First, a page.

It is no secret that the United States is a sport-loving nation, both as participants and spectators. According to a report by the United States Anti-Doping Agency (USADA), more than 60 percent of U.S. adults (about 162 million) claim to have some kind of affiliation to sport-related activities with parents, in general, mentioning both social and personal ideals when defining their sporting hopes for their children. As far as positive influences on the American youth are concerned, sports coaches rank right at the top, highlighting the value competing in competitive sport can have on individuals of all ages.
According to a 2012 article by Forbes, there are approximately 5,000 professional athletes across the four largest North American sports leagues with hundreds of thousands more engaging in a sport at a recreational level. While football, baseball, basketball, soccer, and hockey are considered to be the ‘big ones’ as far as participation and viewership are concerned, there are an increasing amount of lesser known (and some downright absurd) sports that are fast gaining popularity both in America and abroad.
The magical world portrayed in the Harry Potter franchise has given birth to a real-life version of the seemingly impossible Quidditch. Die-hard fans of the series were not deterred by the laws of physics when they created their own version of the game at Middlebury College in Vermont. The reality-bound version may not have the same sense of magic about it but doesn’t mean the players aren’t passionate.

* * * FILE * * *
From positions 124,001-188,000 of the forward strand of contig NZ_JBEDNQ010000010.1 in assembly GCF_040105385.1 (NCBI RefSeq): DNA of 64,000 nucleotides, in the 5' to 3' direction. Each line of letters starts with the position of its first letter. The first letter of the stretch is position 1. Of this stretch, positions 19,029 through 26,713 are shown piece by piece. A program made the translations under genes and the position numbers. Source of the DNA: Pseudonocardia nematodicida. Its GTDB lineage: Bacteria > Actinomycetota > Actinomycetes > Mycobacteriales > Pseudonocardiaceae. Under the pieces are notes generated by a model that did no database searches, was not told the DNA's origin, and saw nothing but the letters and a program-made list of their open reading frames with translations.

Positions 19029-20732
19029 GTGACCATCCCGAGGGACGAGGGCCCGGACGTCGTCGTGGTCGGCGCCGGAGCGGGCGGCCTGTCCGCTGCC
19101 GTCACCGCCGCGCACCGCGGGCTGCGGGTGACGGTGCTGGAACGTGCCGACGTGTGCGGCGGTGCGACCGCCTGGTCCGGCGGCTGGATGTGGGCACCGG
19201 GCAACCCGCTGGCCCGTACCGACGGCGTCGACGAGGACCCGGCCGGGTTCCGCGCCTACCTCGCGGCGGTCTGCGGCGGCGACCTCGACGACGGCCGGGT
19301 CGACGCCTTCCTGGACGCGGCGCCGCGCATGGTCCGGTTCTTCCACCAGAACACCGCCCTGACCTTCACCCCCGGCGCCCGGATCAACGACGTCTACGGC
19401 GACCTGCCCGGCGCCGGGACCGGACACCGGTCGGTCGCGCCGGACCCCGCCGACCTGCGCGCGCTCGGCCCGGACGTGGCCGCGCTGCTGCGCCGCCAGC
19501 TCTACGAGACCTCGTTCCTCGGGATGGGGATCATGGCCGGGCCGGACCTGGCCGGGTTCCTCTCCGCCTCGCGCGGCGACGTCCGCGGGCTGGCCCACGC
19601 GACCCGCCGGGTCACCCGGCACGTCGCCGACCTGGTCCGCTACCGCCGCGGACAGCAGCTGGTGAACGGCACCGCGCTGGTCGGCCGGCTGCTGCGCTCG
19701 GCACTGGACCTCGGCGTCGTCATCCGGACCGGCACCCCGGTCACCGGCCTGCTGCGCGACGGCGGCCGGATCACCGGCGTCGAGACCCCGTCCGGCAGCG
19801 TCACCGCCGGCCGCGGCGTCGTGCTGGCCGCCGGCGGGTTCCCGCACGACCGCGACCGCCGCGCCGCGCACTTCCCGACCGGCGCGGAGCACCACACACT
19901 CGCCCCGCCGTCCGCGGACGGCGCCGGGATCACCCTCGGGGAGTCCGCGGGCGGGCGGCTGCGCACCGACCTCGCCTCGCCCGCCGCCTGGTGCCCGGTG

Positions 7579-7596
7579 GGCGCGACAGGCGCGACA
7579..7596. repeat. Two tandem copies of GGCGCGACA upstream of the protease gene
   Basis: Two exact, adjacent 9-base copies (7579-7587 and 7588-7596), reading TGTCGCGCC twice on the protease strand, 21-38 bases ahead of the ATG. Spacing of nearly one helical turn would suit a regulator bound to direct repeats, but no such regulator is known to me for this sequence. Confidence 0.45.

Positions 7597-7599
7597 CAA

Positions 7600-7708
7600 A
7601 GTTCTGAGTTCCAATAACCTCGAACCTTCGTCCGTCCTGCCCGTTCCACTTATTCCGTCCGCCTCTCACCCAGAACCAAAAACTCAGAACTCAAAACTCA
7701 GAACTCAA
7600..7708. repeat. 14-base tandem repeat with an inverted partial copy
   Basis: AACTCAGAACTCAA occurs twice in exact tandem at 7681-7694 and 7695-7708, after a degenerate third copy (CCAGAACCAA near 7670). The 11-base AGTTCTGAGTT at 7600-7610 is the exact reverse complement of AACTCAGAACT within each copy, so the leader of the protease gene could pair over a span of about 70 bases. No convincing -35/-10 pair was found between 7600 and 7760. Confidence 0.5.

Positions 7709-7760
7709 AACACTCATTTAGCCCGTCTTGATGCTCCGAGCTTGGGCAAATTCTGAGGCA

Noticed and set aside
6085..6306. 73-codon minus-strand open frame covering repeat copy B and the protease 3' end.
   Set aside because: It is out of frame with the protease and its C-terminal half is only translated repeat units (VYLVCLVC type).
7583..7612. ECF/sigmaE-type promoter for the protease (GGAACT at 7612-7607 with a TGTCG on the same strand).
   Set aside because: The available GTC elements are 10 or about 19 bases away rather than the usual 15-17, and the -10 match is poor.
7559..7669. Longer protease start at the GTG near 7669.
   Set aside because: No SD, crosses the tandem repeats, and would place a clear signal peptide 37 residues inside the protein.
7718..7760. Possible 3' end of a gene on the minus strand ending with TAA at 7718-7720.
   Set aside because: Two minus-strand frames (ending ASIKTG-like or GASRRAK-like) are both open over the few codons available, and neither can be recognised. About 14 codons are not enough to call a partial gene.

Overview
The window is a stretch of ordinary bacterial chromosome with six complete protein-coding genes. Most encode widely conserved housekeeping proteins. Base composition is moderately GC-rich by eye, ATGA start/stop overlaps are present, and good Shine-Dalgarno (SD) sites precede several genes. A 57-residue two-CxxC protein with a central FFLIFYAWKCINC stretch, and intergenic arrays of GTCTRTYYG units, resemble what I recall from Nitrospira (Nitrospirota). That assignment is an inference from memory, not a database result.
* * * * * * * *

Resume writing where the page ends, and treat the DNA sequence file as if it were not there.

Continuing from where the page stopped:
The International Quidditch Association has grown rather rapidly in just a few years and now includes hundreds of teams scattered over just about every continent. The exact same rules and scoring system that is used in the series applies to the real-life version with one exception, no flying.
Americans of all ages love their football, especially in Texas where Marcus Garland invented unicycle football back in 2008. The sport started when Garland convinced a few locals to try playing football while on unicycles and it took off from there. The sport currently has a league with 8 teams of 5 competing in a 56-game season. As entertaining as unicycle football is to play (and watch) players often knock into each other causing pileups of cycles and players and countless injuries ranging from slight abrasions to broken bones.
As absurd as it may seem, ostrich racing is, in fact, very real. The sport originated in Africa but is fast becoming popular in the USA and involves a jockey sitting on an ostrich and racing around a specially-designed track. Last year the Annual Chandler Chamber Festival in Arizona held its 29th race. Ostrich racing is extremely exciting for both jockeys and spectators but can also be very dangerous. Falling off an ostrich and getting trampled can lead to grave injury and even death. Ostriches can run up to 43 miles an hour and take strides of up to 16 ft long – making it no wonder that they are the most feared birds in the world.
Whether you are a pro-athlete competing in the NBA or a Regular Joe who enjoys the occasional Quidditch game, you will reap a plethora of health and wellness related benefits from engaging in such physical activities. While some of the more-absurd sporting disciplines might not land you a spot in the next US Olympic Team you are bound to have a load of fun competing in them, which, at the end of the day, can supply you with a lifetime of well-deserved fitness and happiness.
By Jane Sandwood